The first of many long, detailed blog posts from Mike Bracken. This first one tried to define "service transformation":
So when we talk about "transformation", we don't just mean messing about with the hardware and software that makes things happen. We mean thinking about the whole service, getting a multidisciplinary team together, and transforming the experience for users, for the people who are seeking help when they put in a claim. We mean delivering a better experience for them, doing something that makes a genuine difference to their lives.
Designer Joe Lanman wrote up Things we learned designing Register to Vote.
GOV.UK team explored new ways to improve navigation using Miller columns.
Ben Terrett on the GDS design process:
We don't make wireframes or photoshop mockups. We don't want a culture of designs being "thrown over a wall" to a dev team. We don't make "high fidelity mock ups" or "high fidelity wireframes". We're making a Thing, not pictures of a Thing.
Digital Marketplace moved into private beta.
On the same day, government adopted open standards for viewing and sharing documents. Linda Humphries explained more.
Mike Bracken wrote about work being done by the MoJ team to bring civil claims up to date:
It’s 2014. We shouldn’t be running public services littered with this sort of Victoriana. The law might be centuries old, but the language we use to communicate it to people shouldn't be.
On the same day, Tony Singleton wrote up another successful month for G-Cloud, with sales topping £200 million.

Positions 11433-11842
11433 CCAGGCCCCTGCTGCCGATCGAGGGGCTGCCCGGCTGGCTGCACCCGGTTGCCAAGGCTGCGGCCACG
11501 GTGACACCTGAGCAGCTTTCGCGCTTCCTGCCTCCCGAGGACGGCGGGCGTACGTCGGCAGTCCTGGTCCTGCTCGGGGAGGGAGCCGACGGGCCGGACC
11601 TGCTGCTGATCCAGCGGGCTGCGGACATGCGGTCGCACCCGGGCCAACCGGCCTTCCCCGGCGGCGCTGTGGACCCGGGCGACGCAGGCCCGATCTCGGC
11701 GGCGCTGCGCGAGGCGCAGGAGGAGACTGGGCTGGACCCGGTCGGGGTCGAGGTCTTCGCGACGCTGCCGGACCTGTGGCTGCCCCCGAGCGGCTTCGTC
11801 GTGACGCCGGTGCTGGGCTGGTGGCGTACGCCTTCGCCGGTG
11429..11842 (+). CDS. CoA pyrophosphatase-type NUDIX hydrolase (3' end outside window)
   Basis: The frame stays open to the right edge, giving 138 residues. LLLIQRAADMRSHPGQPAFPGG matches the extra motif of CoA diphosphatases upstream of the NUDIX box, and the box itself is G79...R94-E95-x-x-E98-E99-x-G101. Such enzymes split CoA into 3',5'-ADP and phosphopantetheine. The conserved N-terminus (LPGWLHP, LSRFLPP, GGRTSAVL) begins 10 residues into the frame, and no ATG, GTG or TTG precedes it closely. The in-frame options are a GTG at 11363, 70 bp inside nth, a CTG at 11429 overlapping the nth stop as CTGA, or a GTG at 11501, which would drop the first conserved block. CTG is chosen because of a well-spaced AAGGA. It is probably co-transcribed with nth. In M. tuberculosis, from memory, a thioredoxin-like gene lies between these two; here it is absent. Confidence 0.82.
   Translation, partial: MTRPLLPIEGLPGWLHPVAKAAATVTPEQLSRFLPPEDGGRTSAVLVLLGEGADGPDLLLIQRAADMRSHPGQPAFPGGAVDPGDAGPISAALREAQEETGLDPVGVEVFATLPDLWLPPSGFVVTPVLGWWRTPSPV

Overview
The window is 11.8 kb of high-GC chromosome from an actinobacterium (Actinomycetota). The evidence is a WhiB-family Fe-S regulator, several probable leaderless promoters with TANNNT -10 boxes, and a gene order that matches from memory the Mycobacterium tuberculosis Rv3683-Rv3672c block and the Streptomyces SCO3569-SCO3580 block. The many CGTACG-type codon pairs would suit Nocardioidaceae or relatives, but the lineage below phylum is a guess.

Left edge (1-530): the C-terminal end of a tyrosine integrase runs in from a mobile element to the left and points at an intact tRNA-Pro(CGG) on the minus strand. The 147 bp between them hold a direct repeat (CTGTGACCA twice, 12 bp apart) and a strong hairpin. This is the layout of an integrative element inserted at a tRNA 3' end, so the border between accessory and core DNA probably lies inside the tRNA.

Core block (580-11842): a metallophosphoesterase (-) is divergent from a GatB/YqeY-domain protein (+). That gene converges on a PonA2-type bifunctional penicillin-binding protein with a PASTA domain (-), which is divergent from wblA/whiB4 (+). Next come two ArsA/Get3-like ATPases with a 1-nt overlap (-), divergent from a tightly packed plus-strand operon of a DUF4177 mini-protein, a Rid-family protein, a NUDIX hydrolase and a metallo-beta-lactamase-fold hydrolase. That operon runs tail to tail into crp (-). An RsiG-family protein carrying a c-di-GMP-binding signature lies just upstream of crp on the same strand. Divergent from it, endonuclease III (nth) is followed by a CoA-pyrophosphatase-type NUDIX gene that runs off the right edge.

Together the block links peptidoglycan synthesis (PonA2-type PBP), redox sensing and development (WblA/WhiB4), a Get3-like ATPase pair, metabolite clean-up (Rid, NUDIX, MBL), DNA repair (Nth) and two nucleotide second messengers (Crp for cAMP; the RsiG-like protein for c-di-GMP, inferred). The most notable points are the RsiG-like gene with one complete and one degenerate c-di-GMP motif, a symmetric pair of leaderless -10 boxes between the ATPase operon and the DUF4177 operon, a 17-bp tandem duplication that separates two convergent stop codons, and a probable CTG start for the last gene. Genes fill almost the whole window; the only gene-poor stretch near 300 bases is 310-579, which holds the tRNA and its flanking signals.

The MoJ's new Civil Claims service went live.
Stephen Kelly, founder of the Cabinet Office's Efficiency and Reform Group and a strong supporter of GDS within government, left to take on a new role in the private sector. Mike Bracken wrote:
Through this Parliament, Stephen has been an unrelenting supporter and champion of GDS and of all things digital across government. He has opened doors to Ministers, spoken at events, helped remove and route around a huge number of obstacles to delivery, and always with a positive worldview. It's that last characteristic that I will miss most.
The Performance Platform team explained the new prototypes page.
Developer Alice Bartlett wrote about improving accessibility on GOV.UK search.
The Economist wrote about the newly installed user research lab:
In essence, the GDS is trying to bring to government the digital suppleness that occurs more naturally in the private sector. If companies have lousy websites—or ignore the digital world altogether—they may find that customers go elsewhere. The state, as a monopoly supplier of services from welfare benefits to driving licences, many of which can be administered online, must motivate itself from within.
The new Digital and Technology Fast Stream was launched, to help bring more young talent into government.
Another transformation exemplar service, Renew a patent, went live.
Olivia Neal wrote an update about the Service Standard: